Have you observed your pond filter well, and you see little black worms in it? Do you think the filter is breeding worms? Do you have to dispose of these worms from your filter and pond? I will be talking about these little worms in this article. Read on!
The little black worms you see in your pond filter play a vital role. These black worms break down and feed on the filter’s organic waste, keeping them from getting into the tank. In short, these worms keep your pond free of organic waste and maintain good water quality.
What Are the Little Worms in My Pond Filter?
The little worms in your pond filter serve a great purpose for your fish and other aquatic life in your pond. These worms, known as blood worms, are relatively harmless to your fish, plants, and other aquatic lives. They can also serve as fish food to make a good treat for your fish.
These worms are in your pond filter for a purpose; they help in decomposing organic waste. The filter performs the important task of keeping the water quality clean by sucking in water, filtering it, and returning the water to the tank. As the filter does this, it collects organic waste and stores it in its tank where the worms are.
When the organic wastes get to this place, the worms start to work on it, decomposing and feeding. They feed on the decaying organic wastes, keeping your filter and pond free from toxins and other toxic matters. If the worms are not there, the organic waste will keep accumulating in the tank, causing trouble to the filter, pond, and aquatic life.
It will either cause your filter to malfunction due to congestion or cause toxins to develop in the pond. Neither of the results is suitable for your fish and other aquatic lives. It will help if you do not underestimate the essence of these worms.
How Did the Little Worms Get in My Pond Filter?
These little worms, blood worms, get into your pond filter through their parents. Blood worms are offspring of midge flies, the larva stage of the non-biting kind of midge flies. They get into the pond filter when midge flies lay their eggs in the pond.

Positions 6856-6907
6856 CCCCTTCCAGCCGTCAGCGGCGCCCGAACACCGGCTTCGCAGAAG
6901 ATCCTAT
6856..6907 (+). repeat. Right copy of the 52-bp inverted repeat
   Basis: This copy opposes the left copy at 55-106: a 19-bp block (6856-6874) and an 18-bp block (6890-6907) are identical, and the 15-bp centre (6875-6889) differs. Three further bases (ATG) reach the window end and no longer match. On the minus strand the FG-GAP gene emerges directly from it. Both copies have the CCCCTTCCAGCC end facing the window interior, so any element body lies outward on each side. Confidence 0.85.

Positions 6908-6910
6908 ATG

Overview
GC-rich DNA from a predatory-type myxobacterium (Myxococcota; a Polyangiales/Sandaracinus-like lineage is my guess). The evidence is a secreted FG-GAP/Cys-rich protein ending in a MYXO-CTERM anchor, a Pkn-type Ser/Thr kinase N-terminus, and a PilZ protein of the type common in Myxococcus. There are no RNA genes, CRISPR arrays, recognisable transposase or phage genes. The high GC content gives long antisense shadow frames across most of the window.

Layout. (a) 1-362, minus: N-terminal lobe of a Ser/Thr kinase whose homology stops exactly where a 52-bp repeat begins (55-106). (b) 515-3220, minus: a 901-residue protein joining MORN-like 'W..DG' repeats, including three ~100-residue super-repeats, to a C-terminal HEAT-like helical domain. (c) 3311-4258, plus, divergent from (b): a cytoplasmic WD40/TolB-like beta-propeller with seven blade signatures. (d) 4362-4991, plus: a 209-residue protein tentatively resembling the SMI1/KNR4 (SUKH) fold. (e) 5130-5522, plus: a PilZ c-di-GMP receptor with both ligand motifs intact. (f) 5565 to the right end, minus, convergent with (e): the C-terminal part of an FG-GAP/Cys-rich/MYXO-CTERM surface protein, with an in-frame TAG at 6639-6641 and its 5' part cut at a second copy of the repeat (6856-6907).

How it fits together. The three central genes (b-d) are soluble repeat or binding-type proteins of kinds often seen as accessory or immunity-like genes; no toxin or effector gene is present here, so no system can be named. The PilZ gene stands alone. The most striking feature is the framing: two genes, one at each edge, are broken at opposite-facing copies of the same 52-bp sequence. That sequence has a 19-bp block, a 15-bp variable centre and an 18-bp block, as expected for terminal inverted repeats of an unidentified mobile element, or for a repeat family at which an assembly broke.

Midge flies lay their eggs in safe places to keep their larvae offspring from fish and frogs. When the eggs hatch, they evolve into bloodworms. These creatures look for a safe place to stay and eat till they develop to their next stage.
They look for solid structures to hang on while food floats by and they eat. In searching for a haven, they get into your pond filter where you see them. You can also notice them in your pond, but these are not safe as they will serve a meal to your fish.
Having them in your pond filter or pond is not bad as they serve a double purpose. The worms help decompose organic waste and serve as food for your fish. Once the midge fly lays her egg, you should be expecting the little worms soon.
How to Remove the Little Worms in My Pond Filter?
Although these little worms are not bad for your fish, they can create an unpleasant scene in your pond. You might not want them in your pond, especially if you pay attention to the beauty of your pond. You can get rid of these little guys from your pond in numerous ways.
- Manual removal: Manual removal includes scraping off the worms from structures in the pond and filter. You will also need to perform regular cleaning of the pond’s water. You can also use aquatic vacuums to remove the worms and eggs from the pond and filter.
You can also use nets or skimmers to remove worms that float in the pond. You might also need to prevent midge flies from coming close to your pond to avoid further troubles.
- Use of chemicals: You can also use licensed chemicals to get rid of the worms in your pond and pond filter. These chemicals will do a great job in removing the worms but can also be harmful to your fish. You have to be careful when applying them.
- Biological removal: The biological control of bloodworms includes predators’ use to get rid of them. It is a natural method of removing the worms from your pond and pond filter. Several fish feed on bloodworms that you can introduce to the tank.
You can introduce bottom feeders to the pond like catfish, koi, etc., to feed on the worms. They might not have much access to the filter, but they will do a good job of keeping the tank clean of them.
How to Get Rid of Pond Parasites?
Pond parasites can be harmful to your dishes and other aquatic lives. You have to get rid of them before becoming unbearable for your fish. The kind of parasite you have in your pond will determine the method you will use to eliminate them.
One way to get rid of pond parasites is to use a broad-spectrum remedy. It will perform an efficient job in removing parasites from your pond. You can also use chemicals like herbicides, algaecide, parasiticide, etc., to get rid of parasites in the pond.
Performing constant change of water will also help control pond parasites. Maintaining good water quality will reduce the chance of parasites in your pond.
Preventing Little Worms In My Pond Filter?
Preventing little worms from getting into your pond is very simple. You have to get rid of the source, and you will have little or no problems with worms in your pond. Find a way to prevent midge flies from getting into your pond, and you have successfully prevented worms.
The little black worms in your pond filter are bloodworms. You might think they are harmful to your fish, but they are not. They provide your fish and pond with many benefits.